The show was deemed revolutionary and way ahead of its time. In the 1970s, US police dramas featured emotionally restrained body language and the lead characters had a typically macho image.

While Starsky and Hutch were undeniably tough, they also showed their vulnerable side, demonstrating brotherly affection and creating a scenario of “us against the world”. This type of attitude and relationship between male characters didn’t become prevalent until two decades later in the 1990s.

The show was as popular in the UK as it was in the US. According to a YouGov poll, it was voted the 57th most popular TV series of all time in Britain.

Both Starsky and Hutch actors achieved fame as a result of the show. After its four-year run finally ended in May 1979, it was sold into syndication and was still being shown regularly on television on various networks until 2016.

David Soul Silver Lady

As well as being a celebrated actor, Soul also enjoyed a career as a pop singer – well, he sure brought out the love in my eyes! His debut single, Don’t Give Up on Us, was number one for four weeks in the UK in January and February 1977.

The romantic ballad also topped the US Billboard Hot 100 singles chart in April 1977 and the singles charts in Canada, New Zealand and Ireland.

Soul had four more top ten hits in the UK, including his second number one, Silver Lady, in October 1977, which was top of the singles charts for three weeks.

The song was also on the soundtrack of the 2013 film, Filth, which featured Soul in his final movie role.

In a complete turnaround from his role as a detective, he played a punter who was kerb-crawling in a red-light area. He is miming the song to himself as he drives round at night.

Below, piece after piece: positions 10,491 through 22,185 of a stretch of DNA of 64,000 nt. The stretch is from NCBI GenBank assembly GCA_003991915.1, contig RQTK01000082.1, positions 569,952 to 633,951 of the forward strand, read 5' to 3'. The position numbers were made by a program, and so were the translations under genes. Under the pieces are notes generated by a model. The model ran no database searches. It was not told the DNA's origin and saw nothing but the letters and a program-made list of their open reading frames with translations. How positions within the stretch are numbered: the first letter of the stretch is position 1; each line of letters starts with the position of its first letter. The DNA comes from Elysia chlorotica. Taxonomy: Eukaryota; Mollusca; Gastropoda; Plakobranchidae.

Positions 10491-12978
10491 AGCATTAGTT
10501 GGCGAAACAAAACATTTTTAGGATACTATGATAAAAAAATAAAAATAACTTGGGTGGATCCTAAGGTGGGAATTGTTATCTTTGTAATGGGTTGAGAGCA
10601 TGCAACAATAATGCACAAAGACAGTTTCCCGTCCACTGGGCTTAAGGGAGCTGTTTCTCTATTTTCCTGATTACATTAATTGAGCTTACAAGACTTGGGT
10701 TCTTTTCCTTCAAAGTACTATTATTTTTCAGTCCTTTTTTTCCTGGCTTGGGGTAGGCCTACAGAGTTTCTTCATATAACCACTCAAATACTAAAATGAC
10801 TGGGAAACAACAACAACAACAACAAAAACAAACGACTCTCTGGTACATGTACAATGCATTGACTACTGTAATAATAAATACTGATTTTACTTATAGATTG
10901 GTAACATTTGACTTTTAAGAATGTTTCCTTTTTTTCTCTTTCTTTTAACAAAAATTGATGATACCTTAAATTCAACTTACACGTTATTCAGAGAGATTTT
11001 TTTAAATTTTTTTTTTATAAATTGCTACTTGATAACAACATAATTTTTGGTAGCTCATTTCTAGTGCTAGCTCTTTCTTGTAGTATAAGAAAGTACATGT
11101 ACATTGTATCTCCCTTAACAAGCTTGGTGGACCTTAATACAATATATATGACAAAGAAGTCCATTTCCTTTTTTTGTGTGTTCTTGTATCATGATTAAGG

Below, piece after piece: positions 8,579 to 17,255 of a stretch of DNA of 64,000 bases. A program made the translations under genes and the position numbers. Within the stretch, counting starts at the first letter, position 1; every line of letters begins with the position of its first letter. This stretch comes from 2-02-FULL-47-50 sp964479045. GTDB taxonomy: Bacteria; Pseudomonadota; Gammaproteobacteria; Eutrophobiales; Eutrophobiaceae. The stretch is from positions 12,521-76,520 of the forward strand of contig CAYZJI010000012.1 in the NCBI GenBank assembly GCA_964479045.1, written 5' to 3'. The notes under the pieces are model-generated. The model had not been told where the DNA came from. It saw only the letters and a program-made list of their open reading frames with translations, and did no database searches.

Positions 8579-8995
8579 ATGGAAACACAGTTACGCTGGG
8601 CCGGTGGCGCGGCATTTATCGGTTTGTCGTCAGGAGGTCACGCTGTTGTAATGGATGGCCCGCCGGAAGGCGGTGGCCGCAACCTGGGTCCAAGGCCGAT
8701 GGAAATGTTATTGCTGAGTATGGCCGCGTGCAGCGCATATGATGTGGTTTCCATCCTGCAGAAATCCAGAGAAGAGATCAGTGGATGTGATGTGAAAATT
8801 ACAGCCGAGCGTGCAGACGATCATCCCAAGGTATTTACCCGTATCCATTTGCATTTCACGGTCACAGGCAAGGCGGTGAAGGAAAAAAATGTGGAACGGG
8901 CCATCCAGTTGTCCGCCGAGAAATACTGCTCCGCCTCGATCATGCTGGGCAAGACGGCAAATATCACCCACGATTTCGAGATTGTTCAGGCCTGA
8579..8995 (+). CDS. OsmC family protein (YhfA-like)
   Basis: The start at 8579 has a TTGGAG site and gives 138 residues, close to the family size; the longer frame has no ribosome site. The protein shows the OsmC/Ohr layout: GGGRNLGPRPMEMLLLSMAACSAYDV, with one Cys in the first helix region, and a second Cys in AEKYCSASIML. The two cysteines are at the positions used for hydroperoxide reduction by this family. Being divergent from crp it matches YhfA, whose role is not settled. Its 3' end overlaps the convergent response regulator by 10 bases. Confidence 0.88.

Later life

Soul and Glaser remained friends for almost five decades. They always kept in touch and even if their careers kept them apart, they would often speak on the phone.

Soul went on to star in various television shows and films including Stephen King’s Salem’s Lot, In the Line of Duty: The FBI Murders, The Hanoi Hilton, Homeward Bound, World War III and many more.

He moved to the UK in the mid-1990s, launching a new career on stage in the West End. He was the Narrator in the musical Blood Brothers and Chandler Tate in Comic Potential.

Soul also starred as Alan Fletcher in the BBC hospital drama Holby City in 2001 and 2002. He appeared in Little Britain, Agatha Christie’s Poirot: Death on the Nile and Top Gear.

In 2004, Soul and Glaser were reunited at the age of 60 on the big screen, when they appeared in cameo roles in the movie version of Starsky and Hutch.

Glaser went on to star in TV series such as Ray Donovan and in the 2003 film Something’s Gotta Give.

He became more well-known as the director of cult movie The Running Man and of various television series, such as Robbery Homicide Division and Miami Vice.

Health issues

Although the cause of his death hasn’t been released, Soul was known to have suffered serious health issues: he had chronic obstructive pulmonary disease, which causes breathing problems. He had also lost one lung to cancer.

Paying tribute to his friend of five decades, Glaser said it seemed like “only yesterday” that they were “sharing loving insults on the phone”.